Image by Brittany Grabowski
The Boston Olympics started 10 years early today with a new event pitting journalists against organizers of the 2024 Summer Games in a hybrid grudge match at the Boston Convention and Exhibition Center.
It was a hotly anticipated showdown, with the Fourth Estate wanting revenge for sneak attacks by Boston 2024 in recent scrimmages. The enthusiasm marked a change in tone for a Hub media that typically gets lazy in the cold months, as the clandestine planning of Olympic operatives spurred hacks back into fighting shape.
Starting the game for Boston 2024 was actual athlete Cheri Blauwet, who made a solid entrance under a projection of her crossing the Boston Marathon finish line. Organizers followed up with a lethal barrage of facilities renderings; their backs against the ropes, media rookies sat stunned, fantasies of a dazzling Olympic waterfront circling their heads like cartoon stars.
Caught with their guards down, members of the press waited for their moment. Eventually WBZ heavyweight Jon Keller threw a punch about a ballot measure that could hobble the Olympic bid, then landed two more blows against the 2024 Goliath before Janet Wu of WCVB split two offensive cameramen, piled on the referendum question, and kicked one in the net.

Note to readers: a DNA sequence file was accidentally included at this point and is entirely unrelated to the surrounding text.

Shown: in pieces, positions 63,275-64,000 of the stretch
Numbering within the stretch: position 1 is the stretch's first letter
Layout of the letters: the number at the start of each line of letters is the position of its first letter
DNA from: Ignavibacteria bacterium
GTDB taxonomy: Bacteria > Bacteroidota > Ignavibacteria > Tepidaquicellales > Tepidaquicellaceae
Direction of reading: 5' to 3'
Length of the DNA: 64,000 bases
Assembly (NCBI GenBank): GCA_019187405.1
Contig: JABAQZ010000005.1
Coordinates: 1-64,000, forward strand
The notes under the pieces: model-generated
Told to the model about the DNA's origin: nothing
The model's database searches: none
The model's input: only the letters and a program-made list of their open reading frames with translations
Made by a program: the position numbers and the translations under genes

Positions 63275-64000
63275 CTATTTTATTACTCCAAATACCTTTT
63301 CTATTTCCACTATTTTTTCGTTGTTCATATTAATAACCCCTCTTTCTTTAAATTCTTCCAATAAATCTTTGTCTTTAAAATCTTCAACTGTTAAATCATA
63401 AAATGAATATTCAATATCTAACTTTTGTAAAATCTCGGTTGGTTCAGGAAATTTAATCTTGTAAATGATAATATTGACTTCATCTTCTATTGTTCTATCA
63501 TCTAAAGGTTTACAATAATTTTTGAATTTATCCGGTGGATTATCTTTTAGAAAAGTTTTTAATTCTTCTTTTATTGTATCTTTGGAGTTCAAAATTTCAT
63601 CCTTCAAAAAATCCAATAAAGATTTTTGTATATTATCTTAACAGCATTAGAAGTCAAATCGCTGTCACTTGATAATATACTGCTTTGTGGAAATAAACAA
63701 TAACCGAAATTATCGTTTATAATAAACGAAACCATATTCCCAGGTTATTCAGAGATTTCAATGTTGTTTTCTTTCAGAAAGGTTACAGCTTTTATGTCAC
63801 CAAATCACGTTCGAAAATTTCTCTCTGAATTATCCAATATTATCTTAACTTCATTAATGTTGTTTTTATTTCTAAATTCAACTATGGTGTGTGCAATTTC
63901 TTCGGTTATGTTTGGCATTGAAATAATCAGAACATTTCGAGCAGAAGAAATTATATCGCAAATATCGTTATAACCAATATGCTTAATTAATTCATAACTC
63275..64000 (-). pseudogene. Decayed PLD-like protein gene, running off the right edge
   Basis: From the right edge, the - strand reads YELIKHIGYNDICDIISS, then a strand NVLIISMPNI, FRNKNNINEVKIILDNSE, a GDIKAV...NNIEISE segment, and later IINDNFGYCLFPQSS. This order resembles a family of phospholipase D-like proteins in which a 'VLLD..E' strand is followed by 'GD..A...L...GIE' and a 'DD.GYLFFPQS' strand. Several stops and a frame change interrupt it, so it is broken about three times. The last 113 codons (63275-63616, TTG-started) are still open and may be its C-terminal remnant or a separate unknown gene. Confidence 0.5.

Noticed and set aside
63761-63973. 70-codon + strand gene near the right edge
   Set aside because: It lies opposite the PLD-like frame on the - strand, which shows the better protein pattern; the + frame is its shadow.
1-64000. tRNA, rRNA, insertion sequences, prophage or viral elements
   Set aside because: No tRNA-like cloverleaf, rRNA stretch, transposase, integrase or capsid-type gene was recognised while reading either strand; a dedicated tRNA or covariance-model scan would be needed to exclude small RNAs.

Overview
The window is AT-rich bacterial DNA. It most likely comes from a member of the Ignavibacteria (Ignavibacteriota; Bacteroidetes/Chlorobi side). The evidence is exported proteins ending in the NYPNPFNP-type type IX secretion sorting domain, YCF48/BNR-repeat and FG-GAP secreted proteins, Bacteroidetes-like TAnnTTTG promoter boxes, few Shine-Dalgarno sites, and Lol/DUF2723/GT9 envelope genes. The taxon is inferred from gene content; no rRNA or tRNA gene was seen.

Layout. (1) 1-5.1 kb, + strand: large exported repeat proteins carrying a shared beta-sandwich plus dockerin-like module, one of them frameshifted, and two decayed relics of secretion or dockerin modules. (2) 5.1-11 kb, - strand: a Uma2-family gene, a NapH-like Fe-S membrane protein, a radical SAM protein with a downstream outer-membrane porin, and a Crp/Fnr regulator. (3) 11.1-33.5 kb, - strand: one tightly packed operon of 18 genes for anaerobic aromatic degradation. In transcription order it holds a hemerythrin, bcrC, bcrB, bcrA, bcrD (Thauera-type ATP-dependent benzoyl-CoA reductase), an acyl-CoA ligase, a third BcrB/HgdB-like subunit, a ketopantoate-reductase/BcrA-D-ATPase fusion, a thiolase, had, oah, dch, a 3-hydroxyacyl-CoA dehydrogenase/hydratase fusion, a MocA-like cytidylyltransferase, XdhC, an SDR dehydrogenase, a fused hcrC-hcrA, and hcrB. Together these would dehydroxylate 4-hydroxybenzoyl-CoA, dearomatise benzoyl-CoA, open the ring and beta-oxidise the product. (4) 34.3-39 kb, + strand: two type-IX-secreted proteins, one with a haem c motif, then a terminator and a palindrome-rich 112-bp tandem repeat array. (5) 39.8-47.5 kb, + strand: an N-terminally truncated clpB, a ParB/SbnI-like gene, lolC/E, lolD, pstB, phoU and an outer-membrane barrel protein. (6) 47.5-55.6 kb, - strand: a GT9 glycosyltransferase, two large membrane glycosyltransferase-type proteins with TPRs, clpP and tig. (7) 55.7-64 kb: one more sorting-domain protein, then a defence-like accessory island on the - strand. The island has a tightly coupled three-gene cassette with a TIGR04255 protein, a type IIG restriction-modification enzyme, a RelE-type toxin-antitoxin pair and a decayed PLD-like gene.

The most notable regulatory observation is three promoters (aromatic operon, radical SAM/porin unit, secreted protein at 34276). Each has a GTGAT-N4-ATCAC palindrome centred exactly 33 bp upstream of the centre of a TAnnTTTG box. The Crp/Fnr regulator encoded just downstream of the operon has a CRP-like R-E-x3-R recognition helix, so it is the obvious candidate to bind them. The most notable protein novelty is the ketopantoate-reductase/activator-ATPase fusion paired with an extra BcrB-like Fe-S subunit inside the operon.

With cameras clicking and the gladiators in their fiercest fencing stances, Garrett Quinn of MassLive trampled Boston 2024 President Dan O’Connell’s dressage horse in mid-gallop, using words O’Connell said in a recent radio interview against him. Appearing out of breath, O’Connell reached in his quiver as his blockers kept the growling hacks behind the line, then put one right between the eyes of the referendum: “It’s a rigorous process. I’m not sure we’ll ever see anything on the ballot.”
The media bench looked unhealthy and starved, possibly for a lack of fruit salad or pastries on the sidelines. Nevertheless, with minutes left the Fourth Estaters ran like Romney, still confident in the face of inevitable doom. Even with big Peter Howe from NECN off the bench and in his grill though, O’Connell impressively paddled past the Globies and crushed another writer twice his size.
Despite laptops and other devices firing at close range, toward the end the media was no match for the bravery and vagueness of Boston 2024, or for the promise of archery—now extremely popular due to the Hunger Games, according to O’Connell—coming to MIT’s front lawn. No moves could shake the home team. Reporters tried a Newton offense, and O’Connell noted the support of Mayor Setti Warren; when journalists stuck Cambridge in his spokes, he pedaled on with cosigns from the city manager and mayor.
As writers stumbled over their departing questions about funding, Boston 2024 crossed the finish line in a chauffeured town car. Reporters walked to the Silver Line, where they waited nearly 10 minutes for a standing room-only train on wheels.
[Media Farm is wrangled by DigBoston News+Features Editor Chris Faraone]